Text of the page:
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There and back again

That’s a wrap for us out here. Gear in hand, deck overflowing, data download party in full swing, we’re headed home.  Till next time….

 

All work and no play makes…

We’ve been mostly working crazy hours out here, pulling in a silly number of moorings, downloading hundreds of GB of data, dealing with a few unexpected twists and turns. But we took a couple minutes on the 31st for sanity-retaining-fun:

Winning entry – the OSU ADCP team! Look closely in other photos for their serial numbers and hard-hat transducers

 

ADCPs at work on deck

 

Our ever serious chief sci

Thanks to our awesome cook Mark for getting pumpkins for everyone

 

Hopefully we all recognize this scene by now (brilliance by Jack McS)

Even our “pull em up, cross em off” board got festive

Just another day in the office with Kerry

 

 

You take one down, pass it around, 99 moorings left to recover…

Actually far fewer than 99, only 15 more to go as of Thursday morning. We have had an incredibly busy few days, with a few unexpected challenges.  As of now, we have most of the moorings onboard and  tons of data being downloaded.  A huge shout-out to the SIO research divers, who came out to lend us a hand.

Happy stack of recovered sea spiders

Some unexpected twists and turns

Weather has been incredibly good

Egg sacks(??) attached to many mooring lines

Our octopus count has been skyrocketing. The winner so far is VB50S-A, which had 5(!) surprised octopi crawling out of every nook and cranny upon recovery

Quad-pod coming aboard

Ready….set……

The Sally Ride is steaming north, for the last major “big ship” effort.  We have 6 days on site to recover 61 moorings, and were greeted this morning by news from the Captain to expect 15-19′ seas upon arrival.  No problem!  Or so we hope.  We have an excellent ship, a solid science party, and lots of enthusiasm.  We also have a large map of all our mooring locations (gotta use that onboard poster printer for something), and we’re ready to start crossing them off one by one.

André Palóczy and Kerry Latham eager to start crossing off moorings.

 

More updates tomorrow when hopefully we have good news, and maybe even data, to share. Wish us luck.

 

The last boat afloat

Though most of our friends have left, the science crew of the Sally Ride has been enjoying our final few days of surveying.   Some of the topics that have been on our mind this week include wakes associated with flow around topography, strong fronts created by confluence in these wakes, or by confluences in the generally eddying along-shore flow, and how any of that structured momentum and buoyancy variance is ultimately dissipated.

Here are a few examples. First we have a composite of 24 hours of repeat occupations of an “L” pattern near Pt Sal.   The flow (black arrows) not only changes significantly over a tidal cycle, but shows a variety of small-scale eddies to boot.  Bow chain temperature (color) shows a wealth of features, including trains of incoming solitary waves as well as sharp fronts likely associated with the topographic wakes. This was from the same time period we had ALL SEVEN (!) large and small boats operating in the vicinity, and we are very excited to work with everyone to fill out this map.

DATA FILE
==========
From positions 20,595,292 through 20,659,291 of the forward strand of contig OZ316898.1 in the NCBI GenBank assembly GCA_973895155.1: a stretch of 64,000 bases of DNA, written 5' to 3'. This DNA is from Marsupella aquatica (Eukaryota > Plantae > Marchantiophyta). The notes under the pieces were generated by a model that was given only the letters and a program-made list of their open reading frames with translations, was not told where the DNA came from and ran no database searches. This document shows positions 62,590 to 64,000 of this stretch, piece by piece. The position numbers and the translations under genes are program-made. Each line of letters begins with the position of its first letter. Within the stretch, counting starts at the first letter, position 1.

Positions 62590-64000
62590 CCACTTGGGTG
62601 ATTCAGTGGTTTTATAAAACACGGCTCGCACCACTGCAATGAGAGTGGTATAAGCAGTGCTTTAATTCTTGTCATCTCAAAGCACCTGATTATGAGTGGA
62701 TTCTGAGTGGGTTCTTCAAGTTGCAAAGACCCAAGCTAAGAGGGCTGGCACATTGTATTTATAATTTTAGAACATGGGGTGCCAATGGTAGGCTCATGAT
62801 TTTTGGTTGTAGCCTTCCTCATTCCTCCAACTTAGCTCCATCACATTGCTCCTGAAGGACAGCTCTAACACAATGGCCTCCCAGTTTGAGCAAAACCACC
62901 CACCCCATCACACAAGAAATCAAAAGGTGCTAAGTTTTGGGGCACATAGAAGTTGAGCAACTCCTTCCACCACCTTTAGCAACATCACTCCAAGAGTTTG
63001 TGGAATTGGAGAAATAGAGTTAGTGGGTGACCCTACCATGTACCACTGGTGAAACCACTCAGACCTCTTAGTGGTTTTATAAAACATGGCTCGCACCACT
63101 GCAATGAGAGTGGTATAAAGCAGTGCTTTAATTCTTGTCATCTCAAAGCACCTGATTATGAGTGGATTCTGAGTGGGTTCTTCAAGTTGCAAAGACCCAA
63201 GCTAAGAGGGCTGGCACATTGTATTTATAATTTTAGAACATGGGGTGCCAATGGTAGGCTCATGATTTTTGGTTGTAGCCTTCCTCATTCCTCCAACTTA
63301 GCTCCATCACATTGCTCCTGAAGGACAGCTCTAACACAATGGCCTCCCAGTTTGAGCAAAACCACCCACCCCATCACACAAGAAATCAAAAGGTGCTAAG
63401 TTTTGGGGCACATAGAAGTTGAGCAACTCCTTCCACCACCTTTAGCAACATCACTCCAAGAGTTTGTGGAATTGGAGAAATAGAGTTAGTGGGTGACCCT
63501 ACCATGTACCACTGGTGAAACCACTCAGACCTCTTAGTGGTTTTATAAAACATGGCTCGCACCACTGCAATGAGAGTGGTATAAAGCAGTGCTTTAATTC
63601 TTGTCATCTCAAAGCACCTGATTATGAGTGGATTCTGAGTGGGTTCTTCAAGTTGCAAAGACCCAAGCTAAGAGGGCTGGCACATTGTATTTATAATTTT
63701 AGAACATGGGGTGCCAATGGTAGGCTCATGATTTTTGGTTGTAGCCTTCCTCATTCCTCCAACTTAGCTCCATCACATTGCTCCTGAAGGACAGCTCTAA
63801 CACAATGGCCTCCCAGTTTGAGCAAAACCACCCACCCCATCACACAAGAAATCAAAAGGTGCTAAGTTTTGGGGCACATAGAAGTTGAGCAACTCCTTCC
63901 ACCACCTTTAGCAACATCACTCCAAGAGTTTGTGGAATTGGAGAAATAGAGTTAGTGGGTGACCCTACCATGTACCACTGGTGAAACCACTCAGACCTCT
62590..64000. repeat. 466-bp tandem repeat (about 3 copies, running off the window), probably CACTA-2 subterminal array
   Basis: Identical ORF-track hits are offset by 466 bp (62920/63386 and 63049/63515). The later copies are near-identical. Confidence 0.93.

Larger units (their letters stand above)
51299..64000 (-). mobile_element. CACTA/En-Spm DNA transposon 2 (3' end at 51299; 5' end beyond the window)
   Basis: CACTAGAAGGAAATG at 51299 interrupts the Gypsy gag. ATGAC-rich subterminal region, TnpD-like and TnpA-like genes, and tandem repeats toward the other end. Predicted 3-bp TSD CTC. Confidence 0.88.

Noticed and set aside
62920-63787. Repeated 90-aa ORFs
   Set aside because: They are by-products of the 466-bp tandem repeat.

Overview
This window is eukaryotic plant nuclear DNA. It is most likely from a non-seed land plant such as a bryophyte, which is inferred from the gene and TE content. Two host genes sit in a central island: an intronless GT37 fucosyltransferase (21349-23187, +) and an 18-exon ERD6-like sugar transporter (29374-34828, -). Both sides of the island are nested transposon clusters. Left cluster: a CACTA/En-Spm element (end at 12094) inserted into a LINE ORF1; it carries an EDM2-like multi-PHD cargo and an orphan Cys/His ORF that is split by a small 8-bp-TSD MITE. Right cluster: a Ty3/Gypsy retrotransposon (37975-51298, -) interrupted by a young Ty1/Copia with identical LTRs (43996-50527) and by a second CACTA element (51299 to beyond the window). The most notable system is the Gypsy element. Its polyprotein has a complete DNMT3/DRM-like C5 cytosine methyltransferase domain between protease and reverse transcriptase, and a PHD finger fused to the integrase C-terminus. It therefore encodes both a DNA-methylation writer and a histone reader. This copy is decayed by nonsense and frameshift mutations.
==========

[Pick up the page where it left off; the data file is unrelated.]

A zoom in on one front near Pt Sal shows it to be incredibly sharp, only a couple meters wide at most (top panel) with elevated turbulence on one side of the front (middle panel), and complex turbulent structures visible in biosonics (lowest panel). [courtesy Ata Suanda, Anna Savage, Sean Haney].

Many of these very sharp, strong fronts were also observed with the GusT probes on our bow chain, with high resolution turbulence data remarkably matched to the sharp gradients, suggestive of any number of interesting instabilities [Alexis Kaminski and Jim Moum]

We get a slightly different view of our ocean full of fronts from the air.  The SIO and UW aircraft of course have been giving us excellent birds eye views of all manner of features.  Closer in, an IR camera on a quadcopter shows us a variety of very complex looking frontal structures (image a few hundred meters wide, courtesy of Eric Lo and Amy Waterhouse)

 

Inspired by some of these interesting features all of the boats observed near Pt Sal, we more recently spent a day and a half sampling near Pt. Purisima, where we observed another strongly eddying flow (details forthcoming). On a roll, and benefiting from the high winds currently blowing us home not being as difficult as expected, we conducted one final compare-and-contrast topographic survey near Pt. Arguello.

Finally, we took some time to conduct several high resolution cross-shore surveys (at Pt. Sal, Pt. Purisima, and Pt. Arguello), which may provide some insight into incident flow characteristics and boundary/validation conditions for our regional modelers.

We’re a few hours out of port, so more from the other side.  Nice working with you all!

 

 

 

 

scripps oceanography uc san diego